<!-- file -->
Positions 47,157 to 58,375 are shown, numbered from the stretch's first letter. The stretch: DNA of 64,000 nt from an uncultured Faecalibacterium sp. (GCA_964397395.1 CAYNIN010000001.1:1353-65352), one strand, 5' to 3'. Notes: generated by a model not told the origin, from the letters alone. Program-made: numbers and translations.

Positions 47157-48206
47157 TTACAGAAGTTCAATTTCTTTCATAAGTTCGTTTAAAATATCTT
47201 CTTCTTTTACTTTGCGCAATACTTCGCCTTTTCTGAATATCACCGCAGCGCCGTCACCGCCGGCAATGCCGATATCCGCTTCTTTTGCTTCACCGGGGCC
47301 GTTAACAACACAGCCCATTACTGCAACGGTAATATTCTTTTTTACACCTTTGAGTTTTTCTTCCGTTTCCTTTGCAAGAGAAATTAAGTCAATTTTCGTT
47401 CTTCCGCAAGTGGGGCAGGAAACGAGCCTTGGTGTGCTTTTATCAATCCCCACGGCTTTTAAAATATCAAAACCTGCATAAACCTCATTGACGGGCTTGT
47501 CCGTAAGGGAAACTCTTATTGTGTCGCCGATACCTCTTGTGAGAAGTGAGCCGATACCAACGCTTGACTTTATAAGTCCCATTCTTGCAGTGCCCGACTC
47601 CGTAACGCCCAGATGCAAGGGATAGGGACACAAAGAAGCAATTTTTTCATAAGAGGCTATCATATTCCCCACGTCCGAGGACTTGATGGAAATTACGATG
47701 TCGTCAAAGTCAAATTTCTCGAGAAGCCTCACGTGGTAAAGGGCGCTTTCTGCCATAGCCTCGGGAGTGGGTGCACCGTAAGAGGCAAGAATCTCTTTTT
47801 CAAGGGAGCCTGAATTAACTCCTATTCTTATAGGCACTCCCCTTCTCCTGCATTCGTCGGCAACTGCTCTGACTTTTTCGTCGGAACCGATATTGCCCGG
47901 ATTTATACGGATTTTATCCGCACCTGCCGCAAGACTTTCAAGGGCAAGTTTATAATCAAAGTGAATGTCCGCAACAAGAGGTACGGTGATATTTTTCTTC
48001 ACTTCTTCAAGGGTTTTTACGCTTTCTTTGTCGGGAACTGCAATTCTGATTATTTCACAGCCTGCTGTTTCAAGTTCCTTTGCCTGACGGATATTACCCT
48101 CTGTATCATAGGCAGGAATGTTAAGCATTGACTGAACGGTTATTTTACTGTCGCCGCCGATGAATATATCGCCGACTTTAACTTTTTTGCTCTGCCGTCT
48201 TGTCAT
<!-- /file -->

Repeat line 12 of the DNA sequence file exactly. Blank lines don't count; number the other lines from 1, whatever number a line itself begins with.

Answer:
48001 ACTTCTTCAAGGGTTTTTACGCTTTCTTTGTCGGGAACTGCAATTCTGATTATTTCACAGCCTGCTGTTTCAAGTTCCTTTGCCTGACGGATATTACCCT